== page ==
9.5 The Use of the METplus Verification and Diagnostic Capability in Short-Term Forecast Evaluation

Wednesday, 15 January 2020: 11:30 AM
252A (Boston Convention and Exhibition Center)
Tara Jensen, NCAR, Boulder, CO; and J. Halley Gotway, C. P. Kalb, L. R. Blank, D. R. Adriaansen, and D. W. Fillmore

Verification and validation activities are critical for the success of modelling and prediction efforts at organizations around the world, including the National Oceanic and Atmospheric Administration (NOAA), the US military, commercial entities, and academia. Over a decade ago, the Developmental Testbed Center (DTC) released a suite of community tools called the Model Evaluation Tools (MET). Under the auspices of the US Next Generation Global Prediction System (NGGPS) program an endeavour was undertaken to develop a comprehensive verification capability for the Unified Forecast System based on MET. Development of this extended capability, called METplus, started in 2015. A team of developers from the National Center for Atmospheric Research (NCAR), NOAA, and DTC have been working together to rapidly address the needs of both the research and operations communities to provide and operations-to-research-to-operations (O2R2O) tool.

The METplus system consists of several components, including the MET, for the computation of verification statistics based on gridded forecasts and either a gridded analysis or point-based observations. The system also incorporates a database and display system (METviewer) for aggregating statistics and plotting graphical results. These tools are designed to be highly flexible to allow for quick adaption to meet additional evaluation and diagnostic needs. A suite of python wrappers have been implemented to facilitate a quick set-up and implementation of the system, and to enhance the pre-existing plotting capabilities.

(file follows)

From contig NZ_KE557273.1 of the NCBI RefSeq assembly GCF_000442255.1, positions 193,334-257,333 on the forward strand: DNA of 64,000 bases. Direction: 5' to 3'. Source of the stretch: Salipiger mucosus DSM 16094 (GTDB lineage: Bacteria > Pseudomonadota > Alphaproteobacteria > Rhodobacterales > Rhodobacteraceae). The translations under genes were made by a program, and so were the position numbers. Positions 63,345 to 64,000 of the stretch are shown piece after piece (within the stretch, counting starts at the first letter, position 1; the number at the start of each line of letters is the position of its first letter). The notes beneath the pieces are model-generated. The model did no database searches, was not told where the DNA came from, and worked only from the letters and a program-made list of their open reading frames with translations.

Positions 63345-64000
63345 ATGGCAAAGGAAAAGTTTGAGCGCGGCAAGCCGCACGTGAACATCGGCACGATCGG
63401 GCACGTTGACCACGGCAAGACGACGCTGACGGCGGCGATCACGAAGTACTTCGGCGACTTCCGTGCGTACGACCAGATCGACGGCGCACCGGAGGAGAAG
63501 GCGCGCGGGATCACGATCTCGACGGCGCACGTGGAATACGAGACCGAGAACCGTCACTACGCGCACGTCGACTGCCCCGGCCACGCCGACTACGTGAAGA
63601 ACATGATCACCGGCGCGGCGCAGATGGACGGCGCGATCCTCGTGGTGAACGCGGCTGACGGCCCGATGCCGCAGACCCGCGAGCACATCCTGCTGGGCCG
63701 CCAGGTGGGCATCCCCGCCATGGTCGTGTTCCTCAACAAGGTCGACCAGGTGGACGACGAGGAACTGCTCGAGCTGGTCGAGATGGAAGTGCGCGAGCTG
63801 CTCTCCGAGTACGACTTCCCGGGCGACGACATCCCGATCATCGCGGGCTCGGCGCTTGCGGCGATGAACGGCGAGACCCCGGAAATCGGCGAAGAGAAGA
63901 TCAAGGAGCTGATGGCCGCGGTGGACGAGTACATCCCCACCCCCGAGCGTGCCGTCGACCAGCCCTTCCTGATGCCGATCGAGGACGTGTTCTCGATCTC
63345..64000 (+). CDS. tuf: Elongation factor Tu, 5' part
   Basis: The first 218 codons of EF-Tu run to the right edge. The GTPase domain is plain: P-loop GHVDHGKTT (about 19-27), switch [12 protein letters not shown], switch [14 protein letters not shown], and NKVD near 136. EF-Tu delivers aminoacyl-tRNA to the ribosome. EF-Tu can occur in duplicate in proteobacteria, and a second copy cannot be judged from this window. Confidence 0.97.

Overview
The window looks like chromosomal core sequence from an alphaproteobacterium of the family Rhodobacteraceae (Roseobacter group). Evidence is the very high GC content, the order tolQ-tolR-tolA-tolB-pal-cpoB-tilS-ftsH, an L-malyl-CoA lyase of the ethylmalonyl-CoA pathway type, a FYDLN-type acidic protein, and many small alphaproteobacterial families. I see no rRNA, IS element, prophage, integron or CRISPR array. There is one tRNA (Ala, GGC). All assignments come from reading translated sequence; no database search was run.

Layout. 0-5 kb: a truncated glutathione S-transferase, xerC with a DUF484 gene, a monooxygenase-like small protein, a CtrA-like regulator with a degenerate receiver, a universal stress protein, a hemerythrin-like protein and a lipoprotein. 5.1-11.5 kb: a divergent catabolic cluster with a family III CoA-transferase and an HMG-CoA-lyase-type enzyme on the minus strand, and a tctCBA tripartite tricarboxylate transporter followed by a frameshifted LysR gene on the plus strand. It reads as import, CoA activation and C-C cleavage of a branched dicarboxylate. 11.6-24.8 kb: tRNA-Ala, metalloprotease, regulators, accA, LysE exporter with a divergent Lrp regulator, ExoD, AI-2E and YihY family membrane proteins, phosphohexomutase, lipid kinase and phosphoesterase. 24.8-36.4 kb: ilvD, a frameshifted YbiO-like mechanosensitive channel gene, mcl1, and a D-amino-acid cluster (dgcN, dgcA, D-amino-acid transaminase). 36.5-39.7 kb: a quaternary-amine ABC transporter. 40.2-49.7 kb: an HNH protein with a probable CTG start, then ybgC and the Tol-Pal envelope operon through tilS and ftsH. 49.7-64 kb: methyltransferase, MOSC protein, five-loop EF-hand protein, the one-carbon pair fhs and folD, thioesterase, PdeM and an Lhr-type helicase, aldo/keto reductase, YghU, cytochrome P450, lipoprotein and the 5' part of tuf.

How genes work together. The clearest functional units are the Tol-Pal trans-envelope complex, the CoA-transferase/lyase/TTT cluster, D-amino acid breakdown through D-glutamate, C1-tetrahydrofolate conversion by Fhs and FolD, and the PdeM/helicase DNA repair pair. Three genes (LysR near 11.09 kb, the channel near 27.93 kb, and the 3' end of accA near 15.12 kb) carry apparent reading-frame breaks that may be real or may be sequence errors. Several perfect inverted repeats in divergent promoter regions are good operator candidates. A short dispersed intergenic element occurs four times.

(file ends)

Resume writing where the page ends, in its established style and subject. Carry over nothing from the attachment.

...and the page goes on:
This presentation will provide an update on the current status of METplus and how it is being used to evaluate the 0-18 hour predictions of severe weather and precipitation. It will highlight results from recent collaborations with NOAA Testbeds.

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